The irony of that is incredible! It’s hard for us to grasp! Just the irony of the Messiah being rejected by the very people had awaited him for hundreds of years, is ironic enough. But if you think about it, here he was doing the very things the Messiah was expected to do, he was fulfilling scripture, and some couldn’t believe him.

Do you remember what Jesus said to the disciples of John? They came to him asking (on John’s behalf) “Are you he who is to come, or shall we look for another?” Even John the Baptist was having his time of doubts! Do you remember what Jesus said? He didn’t say “Yep! That’s me!” “I’m the guy!” No! His answer was, “Go and tell John what you hear and see. The blind receive their sight and the lame walk. Lepers are cleansed and the deaf hear. The dead are raised, and the poor have good news preached to them.” (Matthew 11:4-6)

In other words, “I’m doing what the Messiah was expected to do. I’m doing things right out of Isaiah 61!” So, if it walks like a duck, and quacks like a duck, it probably is… a duck! (And don’t I know that! Huh?) Jesus was fulfilling the scriptures. He was doing the messianic things! But then there’s a further bit of irony. Because at the end of the words he says to John’s disciples, he gives them this little statement.” “And blessed is he who takes no offense at me.”

That’s the problem, isn’t it! They did take offense at him! They took offense even at those miraculous things he did. They took offense even at the things their scriptures said the Messiah would do – that he did! They took offense because, he was telling them what they didn’t want to hear! He was doing what the Messiah was expected to do, but not what they expected him to do! That’s what was happening in the synagogue in Nazareth. Here was scripture being fulfilled before their eyes! Yet they were ready to toss him off of a cliff!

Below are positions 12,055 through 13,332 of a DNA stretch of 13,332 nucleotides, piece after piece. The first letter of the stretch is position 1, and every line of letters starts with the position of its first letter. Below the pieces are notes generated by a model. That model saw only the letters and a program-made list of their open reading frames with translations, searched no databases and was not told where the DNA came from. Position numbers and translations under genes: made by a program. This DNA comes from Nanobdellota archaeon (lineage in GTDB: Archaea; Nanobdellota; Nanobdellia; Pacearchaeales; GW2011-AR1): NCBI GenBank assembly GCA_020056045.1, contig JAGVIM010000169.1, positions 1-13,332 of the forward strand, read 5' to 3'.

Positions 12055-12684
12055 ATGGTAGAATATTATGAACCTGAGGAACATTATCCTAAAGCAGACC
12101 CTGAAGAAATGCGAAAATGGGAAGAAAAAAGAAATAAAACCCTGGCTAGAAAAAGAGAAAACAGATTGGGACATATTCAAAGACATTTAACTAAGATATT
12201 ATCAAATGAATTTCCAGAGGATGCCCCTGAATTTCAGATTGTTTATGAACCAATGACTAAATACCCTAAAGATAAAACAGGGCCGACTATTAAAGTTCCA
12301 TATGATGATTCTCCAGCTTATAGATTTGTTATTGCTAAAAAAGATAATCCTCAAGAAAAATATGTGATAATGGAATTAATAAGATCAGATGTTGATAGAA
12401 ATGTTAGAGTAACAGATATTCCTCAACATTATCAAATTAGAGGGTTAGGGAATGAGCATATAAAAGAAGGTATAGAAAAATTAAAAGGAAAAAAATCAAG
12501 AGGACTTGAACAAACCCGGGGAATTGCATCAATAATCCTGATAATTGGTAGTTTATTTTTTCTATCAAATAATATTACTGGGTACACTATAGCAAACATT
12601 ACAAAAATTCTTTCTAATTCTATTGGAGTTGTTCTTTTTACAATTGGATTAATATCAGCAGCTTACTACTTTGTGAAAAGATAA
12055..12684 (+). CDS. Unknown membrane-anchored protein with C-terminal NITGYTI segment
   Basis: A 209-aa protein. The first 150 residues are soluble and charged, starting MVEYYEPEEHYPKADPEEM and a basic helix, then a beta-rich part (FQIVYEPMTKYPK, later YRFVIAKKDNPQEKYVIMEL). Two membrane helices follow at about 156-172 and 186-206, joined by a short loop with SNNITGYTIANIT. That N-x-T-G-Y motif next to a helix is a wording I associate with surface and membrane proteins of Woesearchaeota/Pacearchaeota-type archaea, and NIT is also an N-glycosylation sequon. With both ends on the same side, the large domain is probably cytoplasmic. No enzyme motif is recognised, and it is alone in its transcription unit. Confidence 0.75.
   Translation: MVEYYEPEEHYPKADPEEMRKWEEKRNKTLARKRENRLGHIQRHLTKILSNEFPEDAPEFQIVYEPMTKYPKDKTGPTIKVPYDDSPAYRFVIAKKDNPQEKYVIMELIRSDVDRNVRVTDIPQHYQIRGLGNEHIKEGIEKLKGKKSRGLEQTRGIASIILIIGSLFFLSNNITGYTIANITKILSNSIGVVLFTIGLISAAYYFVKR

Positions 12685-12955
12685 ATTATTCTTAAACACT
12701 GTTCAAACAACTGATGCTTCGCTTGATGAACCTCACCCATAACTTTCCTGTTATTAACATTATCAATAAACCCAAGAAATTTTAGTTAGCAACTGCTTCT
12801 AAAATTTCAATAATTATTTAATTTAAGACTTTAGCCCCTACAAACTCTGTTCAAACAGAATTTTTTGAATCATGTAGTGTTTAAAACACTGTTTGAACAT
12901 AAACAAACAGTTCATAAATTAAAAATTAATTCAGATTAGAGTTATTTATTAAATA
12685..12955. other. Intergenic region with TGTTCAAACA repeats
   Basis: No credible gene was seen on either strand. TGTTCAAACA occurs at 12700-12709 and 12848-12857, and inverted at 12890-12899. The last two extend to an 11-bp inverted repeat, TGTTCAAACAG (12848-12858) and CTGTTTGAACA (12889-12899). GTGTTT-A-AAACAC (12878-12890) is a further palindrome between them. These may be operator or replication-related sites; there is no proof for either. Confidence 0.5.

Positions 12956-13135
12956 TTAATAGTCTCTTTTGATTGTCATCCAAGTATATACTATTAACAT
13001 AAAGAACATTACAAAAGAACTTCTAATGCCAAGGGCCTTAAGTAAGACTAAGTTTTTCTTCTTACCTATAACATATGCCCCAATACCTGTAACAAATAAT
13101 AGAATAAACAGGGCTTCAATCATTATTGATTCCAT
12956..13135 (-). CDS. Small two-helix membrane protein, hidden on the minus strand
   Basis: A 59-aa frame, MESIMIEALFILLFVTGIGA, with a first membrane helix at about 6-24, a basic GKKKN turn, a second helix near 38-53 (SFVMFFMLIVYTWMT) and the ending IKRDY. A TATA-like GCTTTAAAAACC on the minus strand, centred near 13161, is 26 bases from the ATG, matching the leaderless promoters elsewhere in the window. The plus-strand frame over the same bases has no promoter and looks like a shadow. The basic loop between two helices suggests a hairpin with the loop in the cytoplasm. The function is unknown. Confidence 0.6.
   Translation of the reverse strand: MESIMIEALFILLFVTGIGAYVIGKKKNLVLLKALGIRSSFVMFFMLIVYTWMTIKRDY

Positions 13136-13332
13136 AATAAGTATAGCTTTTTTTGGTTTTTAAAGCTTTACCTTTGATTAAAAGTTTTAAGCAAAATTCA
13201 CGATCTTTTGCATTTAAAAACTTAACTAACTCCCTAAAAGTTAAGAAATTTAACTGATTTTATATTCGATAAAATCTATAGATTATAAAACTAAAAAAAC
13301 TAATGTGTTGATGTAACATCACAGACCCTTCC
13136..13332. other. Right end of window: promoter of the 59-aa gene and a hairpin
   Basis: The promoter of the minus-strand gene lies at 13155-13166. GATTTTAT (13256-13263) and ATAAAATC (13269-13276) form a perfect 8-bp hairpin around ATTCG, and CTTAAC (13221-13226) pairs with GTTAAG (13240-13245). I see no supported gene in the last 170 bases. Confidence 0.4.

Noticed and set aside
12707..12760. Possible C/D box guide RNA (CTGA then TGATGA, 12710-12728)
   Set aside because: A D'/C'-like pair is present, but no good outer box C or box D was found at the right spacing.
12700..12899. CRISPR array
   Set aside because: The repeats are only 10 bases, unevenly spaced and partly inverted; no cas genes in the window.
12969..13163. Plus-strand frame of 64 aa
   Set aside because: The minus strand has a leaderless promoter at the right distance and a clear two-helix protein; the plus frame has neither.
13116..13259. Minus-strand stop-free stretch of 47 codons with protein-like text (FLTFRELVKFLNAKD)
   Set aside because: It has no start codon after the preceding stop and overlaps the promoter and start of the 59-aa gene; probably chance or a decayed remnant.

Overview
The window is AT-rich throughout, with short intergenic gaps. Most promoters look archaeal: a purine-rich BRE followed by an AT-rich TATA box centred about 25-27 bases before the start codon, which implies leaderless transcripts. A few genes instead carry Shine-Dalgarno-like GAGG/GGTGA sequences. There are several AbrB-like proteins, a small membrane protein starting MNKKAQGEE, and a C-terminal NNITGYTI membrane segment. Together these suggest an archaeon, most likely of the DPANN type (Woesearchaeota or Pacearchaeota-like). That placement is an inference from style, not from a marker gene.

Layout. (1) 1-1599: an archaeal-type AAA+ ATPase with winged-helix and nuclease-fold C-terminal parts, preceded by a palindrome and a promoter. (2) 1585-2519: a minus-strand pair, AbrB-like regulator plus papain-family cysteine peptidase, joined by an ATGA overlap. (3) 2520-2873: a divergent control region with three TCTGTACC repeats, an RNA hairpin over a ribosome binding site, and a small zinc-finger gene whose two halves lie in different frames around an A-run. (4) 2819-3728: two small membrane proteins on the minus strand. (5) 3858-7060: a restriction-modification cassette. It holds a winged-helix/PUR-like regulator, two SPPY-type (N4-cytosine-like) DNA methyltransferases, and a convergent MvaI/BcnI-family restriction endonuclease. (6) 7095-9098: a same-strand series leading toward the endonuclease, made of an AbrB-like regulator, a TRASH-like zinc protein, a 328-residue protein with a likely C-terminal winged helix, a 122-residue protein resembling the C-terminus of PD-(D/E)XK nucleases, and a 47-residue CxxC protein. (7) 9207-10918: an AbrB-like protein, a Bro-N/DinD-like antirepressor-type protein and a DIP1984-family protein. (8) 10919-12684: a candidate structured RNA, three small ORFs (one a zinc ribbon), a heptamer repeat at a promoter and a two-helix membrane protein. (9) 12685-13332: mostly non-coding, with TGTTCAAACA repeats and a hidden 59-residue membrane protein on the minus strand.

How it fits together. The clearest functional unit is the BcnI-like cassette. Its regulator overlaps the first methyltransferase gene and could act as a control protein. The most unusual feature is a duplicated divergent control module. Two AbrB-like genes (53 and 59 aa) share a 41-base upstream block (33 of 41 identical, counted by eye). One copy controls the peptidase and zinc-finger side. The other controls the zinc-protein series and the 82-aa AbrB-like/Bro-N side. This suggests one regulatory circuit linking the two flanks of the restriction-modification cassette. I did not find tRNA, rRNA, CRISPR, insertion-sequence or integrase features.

So then, the question we must ask ourselves is this. Does that ever happen to us? Do we ever take offense at Jesus? Do we ever refuse to hear what he says, because it’s something we don’t want to hear? I hope you understand that this is challenging stuff! This is hard stuff for us to hear – just like it was for those people then.

Well, this is part of what Lent is about. It’s about hearing some things we might rather not hear. It’s about understanding Jesus based on his terms, not ours. It’s about judging our lives against his standards, not our own. Because if you think about it, we’re pretty good at setting our own standards, aren’t we? But when we are called to see things from a different perspective, maybe we too would be more likely to throw someone off of a cliff!

So, that’s what I want you to think about today. I want you to think about Jesus preaching in his home synagogue. I want you to think about all these people listening to him, people who had watched him grow up. Now there was a buzz going on about him. And it was hard for them to know what to think. And sometimes it’s hard for us to know what to think, too.

So, in invite you to spend time in prayer this Lenten season. Practice setting aside your expectations and understandings and asking God to speak to you on his terms! Choose to seek his will above your own. Strive to be more “in tune” with his Spirit.

And may his blessing be on all of us, as we seek to be his people!


Eternal God, you know us better than we know ourselves. Yet still, we insist on our own way of thinking and seeing things. It’s hard for us to break out of that. Help us, through the power of your spirit, to seek your ways this Lenten season. Help us to know you are leading us. Show us where we can grow in our faith, and in our understanding of Jesus and of his kingdom. For this we pray in his name, Amen.